COPE – The committee on publication ethics

Here’s a vital organization I learned about through the Sacker colloquium I attended in D.C. in March:  COPE.

COPE stands for the Committee on Publication Ethics–it’s mission is to help peer-reviewed journal do right in serving their mission–how to handle peer review issues, research misconduct, retractions, etc.  There are training materials for new editors, flow-charts for different tricky ethical situations, etc.

The COPE website is a great resource–especially because it contains summaries of different ethical cases COPE has helped editors think their way through.  It’s fascinating!  Here, for example, is a COPE case in which a systematic review paper cited and analyzed a manuscript that was actually a satire rather than a real clinical trial.  This caused a dispute among authors and editors–as the editor of the journal which published the review was upset to discover the gaffe but equally upset to discover that satire was published in a serious biomedical journal.  The author of the satire, however, pointed out that it was up to the systematic review researchers to carefully read and understand their sources, and that the nature of the paper was self-evident and clearly stated at the end of the manuscript.  COPE weighted in: a) it is fine to publish satire, b) it is helpful, though, if satire is very clearly identified to avoid all chance of confusion, and c) the systematic review authors failed in their due diligence to read and understand their sources.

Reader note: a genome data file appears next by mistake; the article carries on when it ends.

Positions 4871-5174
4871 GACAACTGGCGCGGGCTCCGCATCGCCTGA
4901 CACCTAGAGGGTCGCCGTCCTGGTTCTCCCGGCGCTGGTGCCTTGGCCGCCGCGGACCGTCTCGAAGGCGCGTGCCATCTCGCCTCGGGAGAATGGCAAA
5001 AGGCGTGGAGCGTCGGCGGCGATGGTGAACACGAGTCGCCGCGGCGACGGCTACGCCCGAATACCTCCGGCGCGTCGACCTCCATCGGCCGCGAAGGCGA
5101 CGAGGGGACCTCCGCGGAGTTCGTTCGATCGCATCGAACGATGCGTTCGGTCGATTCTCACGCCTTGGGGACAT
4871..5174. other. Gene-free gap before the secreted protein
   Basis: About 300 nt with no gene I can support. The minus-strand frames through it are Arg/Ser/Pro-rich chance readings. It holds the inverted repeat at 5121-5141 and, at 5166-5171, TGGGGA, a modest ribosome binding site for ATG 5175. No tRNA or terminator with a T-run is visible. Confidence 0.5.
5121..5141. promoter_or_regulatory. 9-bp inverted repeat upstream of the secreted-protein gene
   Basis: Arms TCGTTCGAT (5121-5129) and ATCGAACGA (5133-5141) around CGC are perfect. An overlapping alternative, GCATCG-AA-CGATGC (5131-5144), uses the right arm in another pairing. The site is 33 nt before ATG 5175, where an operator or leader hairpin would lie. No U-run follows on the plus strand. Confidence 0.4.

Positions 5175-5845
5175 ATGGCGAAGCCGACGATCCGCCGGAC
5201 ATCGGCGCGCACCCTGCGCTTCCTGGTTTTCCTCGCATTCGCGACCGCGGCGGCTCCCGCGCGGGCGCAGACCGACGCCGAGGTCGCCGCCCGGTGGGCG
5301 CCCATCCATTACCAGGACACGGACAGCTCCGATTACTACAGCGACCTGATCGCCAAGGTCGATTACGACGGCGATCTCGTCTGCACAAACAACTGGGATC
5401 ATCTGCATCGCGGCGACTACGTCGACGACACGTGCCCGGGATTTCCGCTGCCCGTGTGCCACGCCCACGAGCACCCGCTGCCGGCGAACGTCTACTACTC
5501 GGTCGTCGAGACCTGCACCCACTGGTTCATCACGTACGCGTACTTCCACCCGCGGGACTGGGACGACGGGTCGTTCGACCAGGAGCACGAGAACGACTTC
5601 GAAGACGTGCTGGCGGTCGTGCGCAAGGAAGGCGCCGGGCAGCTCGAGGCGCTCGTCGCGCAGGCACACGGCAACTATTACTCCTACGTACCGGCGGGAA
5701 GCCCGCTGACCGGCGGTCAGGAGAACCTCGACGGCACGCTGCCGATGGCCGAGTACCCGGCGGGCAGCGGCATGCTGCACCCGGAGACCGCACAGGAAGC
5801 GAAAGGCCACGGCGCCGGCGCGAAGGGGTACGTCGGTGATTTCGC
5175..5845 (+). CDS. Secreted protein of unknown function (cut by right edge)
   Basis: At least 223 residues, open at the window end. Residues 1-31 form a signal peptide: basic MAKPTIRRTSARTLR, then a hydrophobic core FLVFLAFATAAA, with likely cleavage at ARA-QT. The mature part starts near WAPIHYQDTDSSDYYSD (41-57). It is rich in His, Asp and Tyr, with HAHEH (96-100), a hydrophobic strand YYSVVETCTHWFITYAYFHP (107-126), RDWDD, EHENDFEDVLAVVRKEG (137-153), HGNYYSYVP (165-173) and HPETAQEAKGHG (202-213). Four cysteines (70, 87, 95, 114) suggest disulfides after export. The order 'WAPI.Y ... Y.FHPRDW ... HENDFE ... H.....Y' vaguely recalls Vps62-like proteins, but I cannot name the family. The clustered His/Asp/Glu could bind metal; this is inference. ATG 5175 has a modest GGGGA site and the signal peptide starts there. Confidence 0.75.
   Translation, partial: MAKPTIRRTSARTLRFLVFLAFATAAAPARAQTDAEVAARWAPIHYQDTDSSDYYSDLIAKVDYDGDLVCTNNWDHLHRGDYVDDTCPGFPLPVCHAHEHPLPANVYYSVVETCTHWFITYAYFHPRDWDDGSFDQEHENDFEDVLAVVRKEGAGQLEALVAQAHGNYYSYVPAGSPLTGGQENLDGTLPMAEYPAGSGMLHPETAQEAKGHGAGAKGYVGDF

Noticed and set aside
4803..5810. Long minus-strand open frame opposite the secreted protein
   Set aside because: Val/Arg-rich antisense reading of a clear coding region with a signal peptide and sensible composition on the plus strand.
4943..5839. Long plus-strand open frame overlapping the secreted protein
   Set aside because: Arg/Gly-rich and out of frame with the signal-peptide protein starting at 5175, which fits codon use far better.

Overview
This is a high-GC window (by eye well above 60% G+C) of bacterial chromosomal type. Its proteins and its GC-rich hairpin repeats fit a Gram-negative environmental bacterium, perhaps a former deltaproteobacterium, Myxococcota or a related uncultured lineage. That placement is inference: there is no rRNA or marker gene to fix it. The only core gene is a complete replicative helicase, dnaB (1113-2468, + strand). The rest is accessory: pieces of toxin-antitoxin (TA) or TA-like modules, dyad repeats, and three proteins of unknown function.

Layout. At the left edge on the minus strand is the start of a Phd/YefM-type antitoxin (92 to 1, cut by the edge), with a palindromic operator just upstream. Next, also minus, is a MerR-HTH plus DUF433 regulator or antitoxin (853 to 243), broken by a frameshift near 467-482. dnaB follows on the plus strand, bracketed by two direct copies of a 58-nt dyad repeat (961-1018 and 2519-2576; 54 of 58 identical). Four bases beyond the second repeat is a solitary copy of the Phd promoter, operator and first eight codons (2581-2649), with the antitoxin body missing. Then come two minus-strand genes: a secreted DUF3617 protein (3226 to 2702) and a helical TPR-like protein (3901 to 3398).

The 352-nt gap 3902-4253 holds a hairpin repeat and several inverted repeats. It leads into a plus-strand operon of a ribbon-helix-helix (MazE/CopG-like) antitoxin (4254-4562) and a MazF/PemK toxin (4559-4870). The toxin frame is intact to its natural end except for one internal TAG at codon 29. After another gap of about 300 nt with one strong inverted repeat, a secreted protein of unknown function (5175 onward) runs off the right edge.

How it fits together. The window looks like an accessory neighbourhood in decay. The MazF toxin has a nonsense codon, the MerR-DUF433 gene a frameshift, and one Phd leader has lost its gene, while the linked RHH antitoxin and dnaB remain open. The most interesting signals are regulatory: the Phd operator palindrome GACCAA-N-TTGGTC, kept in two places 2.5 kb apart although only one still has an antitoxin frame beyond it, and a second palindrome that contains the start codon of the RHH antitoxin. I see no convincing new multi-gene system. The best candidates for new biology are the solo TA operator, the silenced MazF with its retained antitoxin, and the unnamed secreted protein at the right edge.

Who would have thought?  Really, you can get lost in these case files; there’s probably a novel in their somewhere.  Here’s the link to the case I mentioned:


I'm a teacher, researcher, and gadfly of neuroscience. My research interests are in the neural basis of learning and memory, the history of neuroscience, computational neuroscience, bibliometrics, and the philosophy of science. I teach courses in neuroscience, statistics, research methods, learning and memory, and happiness. In my spare time I'm usually tinkering with computers, writing programs, or playing ice hockey.

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